The Piromalli-Molè clan managed to condition the management of the new container terminal. Established in the mid-1990s, it became the largest terminal in the Mediterranean, moving over 2 million containers in 1998. Since 1994, when Contship Italia rented the port area to start transshipment activity and the Medcenter Container Terminal was set up thanks to 138 billion lire (about US$86 million) in state financing, the Piromallis aimed to oblige the Medcenter company, through its vice president Walter Lugli, and the Contship company, through its president Enrico Ravano, to pay a kickback of US$1.50 for each transshipped container, about half of the net profits earned by the two companies.[17][18]

In February 2008 the parliamentary Antimafia Commission concluded that the 'Ndrangheta "controls or influences a large part of the economic activity around the port and uses the facility as a base for illegal trafficking." In its report it said that "the entire gamma of internal or sub-contracted activities is mafia-influenced, from the management of distribution and forwarding to customs control and container storage." The extortion of Ravano and Contship was part of a project that "did not involve simply this security tax, which grew with the port, but also control of activities tied to the port, the hiring of workers, and relations with port unions and local institutions". "It effectively eliminated legitimate competition from companies not influenced or controlled by the mafia in providing goods and services, performing construction work and hiring personnel. And it threw a shadow over the behaviour of local government and other public bodies."[19][20]

'Ndrangheta infiltration of city council[edit]

The city council of Gioia Tauro was dissolved in 1991 because of infiltration by the 'Ndrangheta. In April 2008, it was dissolved for the second time for the same reason.[21] The town is home to several 'ndrine, such as the Alvaro, Mammoliti, Molè, and Piromalli families.

Gioia Tauro's former mayor and deputy mayor, Giorgio Dal Torrione and Rosario Schiavone, were arrested on mafia charges on October 13, 2008. Both had been forced to step down in April, when the city council was dissolved on suspicion of mafia infiltration. 'Ndrangheta boss Gioacchino Piromalli was arrested as well, along with his nephew, also named Gioacchino Piromalli, who is a lawyer. The mayors were accused of employing the younger Piromalli. Police believe the legal work was a front to enable the Piromallis to regain a slice of the business generated by the port of Gioia Tauro.[22]

Notable people[edit]


  • Sirocco, a hot, dry wind originating in Sahara Desert (southeasterly)
  • Libeccio, very dangerous for shippers (to be avoided; southwesterly)
  • Mistral (Ponente), the predominant and quiet wind (northwesterly)

Demographic evolution[edit]


  1. ^ "Superficie di Comuni Province e Regioni italiane al 9 ottobre 2011". Italian National Institute of Statistics. Retrieved 16 March 2019.
  2. ^ All demographics and other statistics from the Italian statistical institute (Istat)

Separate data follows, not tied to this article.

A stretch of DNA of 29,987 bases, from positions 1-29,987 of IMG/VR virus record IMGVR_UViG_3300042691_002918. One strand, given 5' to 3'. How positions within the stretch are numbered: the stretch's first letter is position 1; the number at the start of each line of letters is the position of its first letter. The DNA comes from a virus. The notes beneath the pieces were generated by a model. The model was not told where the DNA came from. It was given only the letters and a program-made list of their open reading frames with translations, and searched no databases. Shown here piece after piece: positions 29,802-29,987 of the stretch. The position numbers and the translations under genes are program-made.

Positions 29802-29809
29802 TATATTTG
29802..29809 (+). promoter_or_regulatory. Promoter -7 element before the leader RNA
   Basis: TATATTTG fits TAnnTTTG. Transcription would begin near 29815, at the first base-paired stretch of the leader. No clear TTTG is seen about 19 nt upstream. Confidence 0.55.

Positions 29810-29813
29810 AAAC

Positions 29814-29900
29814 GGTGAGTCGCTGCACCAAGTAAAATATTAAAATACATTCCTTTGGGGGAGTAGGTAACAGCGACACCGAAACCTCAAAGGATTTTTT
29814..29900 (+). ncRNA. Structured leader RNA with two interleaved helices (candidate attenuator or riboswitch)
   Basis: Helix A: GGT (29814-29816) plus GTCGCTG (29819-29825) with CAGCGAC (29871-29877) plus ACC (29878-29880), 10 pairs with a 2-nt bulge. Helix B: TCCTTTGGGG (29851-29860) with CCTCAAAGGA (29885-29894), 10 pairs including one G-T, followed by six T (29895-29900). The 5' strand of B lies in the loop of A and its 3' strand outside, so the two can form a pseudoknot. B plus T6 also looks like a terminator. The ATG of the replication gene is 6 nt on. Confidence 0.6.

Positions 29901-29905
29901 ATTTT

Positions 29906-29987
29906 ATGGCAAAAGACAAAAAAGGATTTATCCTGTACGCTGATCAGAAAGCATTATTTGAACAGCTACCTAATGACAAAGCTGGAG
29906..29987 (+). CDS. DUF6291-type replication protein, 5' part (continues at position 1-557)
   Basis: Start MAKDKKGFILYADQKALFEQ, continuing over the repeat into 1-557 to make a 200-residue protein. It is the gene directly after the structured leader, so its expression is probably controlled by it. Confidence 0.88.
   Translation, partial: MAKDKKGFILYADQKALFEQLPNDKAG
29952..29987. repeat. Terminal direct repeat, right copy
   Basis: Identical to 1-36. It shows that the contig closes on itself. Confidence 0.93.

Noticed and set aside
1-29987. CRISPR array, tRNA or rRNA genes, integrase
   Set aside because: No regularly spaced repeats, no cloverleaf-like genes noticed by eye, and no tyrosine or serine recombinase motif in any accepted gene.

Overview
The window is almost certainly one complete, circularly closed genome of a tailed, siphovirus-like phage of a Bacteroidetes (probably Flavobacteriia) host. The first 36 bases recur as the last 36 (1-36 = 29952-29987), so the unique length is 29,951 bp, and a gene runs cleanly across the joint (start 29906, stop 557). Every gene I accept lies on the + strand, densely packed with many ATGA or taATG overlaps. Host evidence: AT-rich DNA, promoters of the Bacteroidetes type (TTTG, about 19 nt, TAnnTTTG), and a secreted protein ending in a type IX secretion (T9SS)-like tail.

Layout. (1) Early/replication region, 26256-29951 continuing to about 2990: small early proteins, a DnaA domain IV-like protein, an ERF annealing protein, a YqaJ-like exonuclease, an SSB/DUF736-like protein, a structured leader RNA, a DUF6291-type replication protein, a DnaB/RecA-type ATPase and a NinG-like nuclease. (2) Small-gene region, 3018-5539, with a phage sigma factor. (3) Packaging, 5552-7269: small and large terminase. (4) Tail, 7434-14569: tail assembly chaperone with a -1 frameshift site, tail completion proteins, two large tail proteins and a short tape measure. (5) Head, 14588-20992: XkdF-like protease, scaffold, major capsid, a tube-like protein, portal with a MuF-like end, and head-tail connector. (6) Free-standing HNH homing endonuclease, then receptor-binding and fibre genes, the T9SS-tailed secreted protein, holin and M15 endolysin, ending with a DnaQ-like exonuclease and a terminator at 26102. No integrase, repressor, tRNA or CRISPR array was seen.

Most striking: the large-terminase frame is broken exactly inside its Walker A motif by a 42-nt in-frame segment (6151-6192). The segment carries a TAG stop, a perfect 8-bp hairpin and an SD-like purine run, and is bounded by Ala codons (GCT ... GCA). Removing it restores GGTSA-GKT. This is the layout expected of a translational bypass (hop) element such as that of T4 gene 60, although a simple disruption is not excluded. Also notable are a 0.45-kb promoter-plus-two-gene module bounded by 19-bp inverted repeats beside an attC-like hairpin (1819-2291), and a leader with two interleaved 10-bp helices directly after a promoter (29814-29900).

3. ^ a b c Success for Gioia Tauro Archived 2015-09-27 at the Wayback Machine, undated ADN Kronos report on Italtrade
  4. ^ Grimaldi, William M. A. (1988). Aristotle, Rhetoric II. ISBN 9780823210497
  5. ^ Solinus, Polyhistor, 2.10
  6. ^ La Colonizzazione e il Periodo Greco, Capitolo III, Il VI Secolo e lo Scontro con Crotone, Battaglia della Sagra https://www.locriantica.it/storia/per_greco3.htm
  7. ^ Paolo Visonà “L’insediamento tardoellenistico di contrada Mella,” in R. Agostino (ed.), Gli Italici del Metauros. Catalogo della Mostra Museo Archeologico Nazionale di Reggio Calabria 29 aprile – 31 ottobre 2005 (Reggio Calabria 2005), pp. 127-131.
  8. ^ a b Spotts & Wieser, Italy, a Difficult Democracy, p. 236
  9. ^ Spotts & Wieser, Italy, a Difficult Democracy, p. 186
  10. ^ "World Port Rankings 2005". American Association of Port Authorities. May 2007. Archived from the original on 2007-09-27. Retrieved 2008-02-06.
  11. ^ Van Marle, Gavin (2008-01-31). "Europe Terminals stretched to limit". Lloyds List Daily Commercial News. pp. 8–9.
  12. ^ "Eurostat Top 20 EU Containger Ports". Eurostat.
  13. ^ Bitter harvest, The Guardian, December 19, 2006
  14. ^ Guardian newspaper:Police break transatlantic network of US and Italian crime families, 1 February 2014
  15. ^ Perry, Alex (2019). The Good Mothers: The True Story of the Women Who Took on the World’s Most Powerful Mafia. New York, New York: William Morrow. pp. 68-69. ISBN 9780062655615.
  16. ^ Stille, Alexander (October 24, 2019). "Breaking the Silence in Calabria". The New York Review of Books. LXVI (16). Archived from the original on 12 May 2021. Retrieved July 26, 2023.
  17. ^ Paoli, Mafia Brotherhoods, p. 218
  18. ^ (in Italian) Il caso Gioia Tauro, Relazione sullo stato della lotta alla criminalità organizzata in Calabria, Commissione parlamentare d'inchiesta sul fenomeno della mafia e delle altre associazioni criminali similari, July 2000
  19. ^ Gioia Tauro 'controlled by mafia for over a decade'[permanent dead link], Lloyd’s List, February 21, 2008
  20. ^ (in Italian) Relazione annuale sulla 'ndrangheta, Commissione parlamentare di inchiesta sul fenomeno della criminalità organizzata mafiosa o similare (Relatore: Francesco Forgione), February 2008
  21. ^ (in Italian) Sciolto Consiglio comunale di Gioia Tauro, Corriere della Sera, April 22, 2008
  22. ^ Mayors, mobsters in 'Ndrangheta op[permanent dead link], ANSA, October 13, 2008

External links[edit]

Media related to Gioia Tauro at Wikimedia Commons